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   Chapter 38 No.38

The Trumpeter Swan By Temple Bailey Characters: 8692

Updated: 2017-11-30 00:05


It was when the four of them were gathered together that night in the library that Becky asked Archibald Cope to read "The Trumpeter Swan."

"Randy wrote it," she said, "and he sent the manuscript to me this morning."

The Admiral was at once interested. "He got the name from the swan in the Judge's Bird Room?"

"Yes."

"Has he ever written anything before?" Louise asked.

"Lots of little things. Lovely things--"

"Have they been published?"

"I don't think he has tried."

Becky had the manuscript in her work-bag. She brought it out and handed it to Archibald. "You are sure you aren't too tired?"

Louise glanced up from her beaded bag. "You've had a hard day, Arch. You mustn't do too much."

"I won't, Louise," impatiently.

She went back to her work. "It will be on your own head if you don't sleep to-night, not on mine."

"The Trumpeter Swan" was a story of many pages. Randy had confined himself to no conventional limits. He had a story to tell, and he did not bring it to an end until the end came naturally. In it he had asked all of the questions which had torn his soul. What of the men who had fought? What of their futures? What of their high courage? Their high vision? Was it all now to be wasted? All of that aroused emotion? All of that disciplined endeavor? Would they still "carry on" in the spirit of that crusade, or would they sink back, and forget?

His hero was a simple lad. He had fought for his country. He had found when he came back that other men had made money while he fought for them. He loved a girl. And in his absence she had loved someone else. For a time he was over-thrown.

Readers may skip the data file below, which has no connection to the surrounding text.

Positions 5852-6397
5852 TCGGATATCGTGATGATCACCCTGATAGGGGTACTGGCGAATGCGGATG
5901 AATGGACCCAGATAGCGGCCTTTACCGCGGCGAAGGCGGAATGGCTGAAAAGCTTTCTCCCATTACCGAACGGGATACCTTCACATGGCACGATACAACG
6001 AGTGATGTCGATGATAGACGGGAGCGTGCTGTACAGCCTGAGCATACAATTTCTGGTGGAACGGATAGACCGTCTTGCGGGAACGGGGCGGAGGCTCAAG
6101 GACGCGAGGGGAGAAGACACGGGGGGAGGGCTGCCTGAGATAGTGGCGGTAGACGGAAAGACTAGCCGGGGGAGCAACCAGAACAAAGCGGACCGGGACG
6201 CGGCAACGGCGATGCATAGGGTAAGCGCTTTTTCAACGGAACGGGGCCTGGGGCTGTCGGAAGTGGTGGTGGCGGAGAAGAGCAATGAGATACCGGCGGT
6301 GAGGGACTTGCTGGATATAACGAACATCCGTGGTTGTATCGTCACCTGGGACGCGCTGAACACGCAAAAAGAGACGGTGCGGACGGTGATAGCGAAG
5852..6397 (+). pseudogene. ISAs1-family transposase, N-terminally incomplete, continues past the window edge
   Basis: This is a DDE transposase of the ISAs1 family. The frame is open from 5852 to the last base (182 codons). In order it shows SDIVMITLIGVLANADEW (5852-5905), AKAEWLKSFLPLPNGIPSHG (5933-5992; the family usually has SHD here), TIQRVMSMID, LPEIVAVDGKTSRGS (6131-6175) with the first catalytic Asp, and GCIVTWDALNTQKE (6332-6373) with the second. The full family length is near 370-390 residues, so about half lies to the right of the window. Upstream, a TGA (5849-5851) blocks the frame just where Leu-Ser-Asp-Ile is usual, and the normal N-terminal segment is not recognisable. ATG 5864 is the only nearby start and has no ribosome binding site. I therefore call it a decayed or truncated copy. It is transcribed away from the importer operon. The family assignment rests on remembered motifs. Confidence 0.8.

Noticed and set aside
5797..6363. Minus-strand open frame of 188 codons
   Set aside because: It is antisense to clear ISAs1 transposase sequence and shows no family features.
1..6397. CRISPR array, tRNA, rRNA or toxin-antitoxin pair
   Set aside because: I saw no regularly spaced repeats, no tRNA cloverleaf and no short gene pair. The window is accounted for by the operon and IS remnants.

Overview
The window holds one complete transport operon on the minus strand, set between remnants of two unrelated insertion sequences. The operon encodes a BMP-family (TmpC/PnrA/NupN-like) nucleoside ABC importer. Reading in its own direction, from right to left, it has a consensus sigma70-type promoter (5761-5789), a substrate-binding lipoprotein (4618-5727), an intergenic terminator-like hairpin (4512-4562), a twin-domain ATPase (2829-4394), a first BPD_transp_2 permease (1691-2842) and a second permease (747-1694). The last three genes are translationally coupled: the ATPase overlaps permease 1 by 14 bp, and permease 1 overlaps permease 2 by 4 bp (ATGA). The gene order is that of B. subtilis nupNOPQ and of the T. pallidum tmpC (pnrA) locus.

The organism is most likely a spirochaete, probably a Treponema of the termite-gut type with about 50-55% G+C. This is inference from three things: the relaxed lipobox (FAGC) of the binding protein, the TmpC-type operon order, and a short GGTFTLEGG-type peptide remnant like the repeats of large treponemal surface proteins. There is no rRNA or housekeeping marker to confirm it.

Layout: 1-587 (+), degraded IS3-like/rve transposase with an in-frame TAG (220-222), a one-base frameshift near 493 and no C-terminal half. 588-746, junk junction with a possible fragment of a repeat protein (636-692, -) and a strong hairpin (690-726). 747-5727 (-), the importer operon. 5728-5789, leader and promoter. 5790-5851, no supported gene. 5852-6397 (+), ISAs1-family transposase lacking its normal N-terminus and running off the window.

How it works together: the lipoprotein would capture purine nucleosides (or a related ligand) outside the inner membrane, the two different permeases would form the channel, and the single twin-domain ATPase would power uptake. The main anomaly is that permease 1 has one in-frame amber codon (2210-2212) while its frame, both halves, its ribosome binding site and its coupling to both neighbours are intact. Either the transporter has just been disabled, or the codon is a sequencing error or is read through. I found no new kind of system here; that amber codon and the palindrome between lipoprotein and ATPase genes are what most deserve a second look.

Yet he had been one of a glorious company. One of that great flock which had winged its exalted flight to France. Throughout the story Randy wove the theme of the big white bird in the glass case. His hero felt himself likewise on the shelf, shut-in, stuffed, dead-his trumpet silent.

"Am I, too, in a glass case?" he asked himself; "will my trumpet never sound again?"

The first part of the story ended there. "Jove," Cope said, as he looked up, "that boy can write--"

Louise had stopped working. "It is rather-tremendous, don't you think?"

Archibald nodded. "In a quiet way it thrills. He hasn't used a word too much. But he carries one with him to a sort of-upper sky--"

Becky, flushing and paling with the thought of such praise as this for Randy, said, "I always thought he could do it."

But even she had not known that Randy could do what he did in the second part of the story.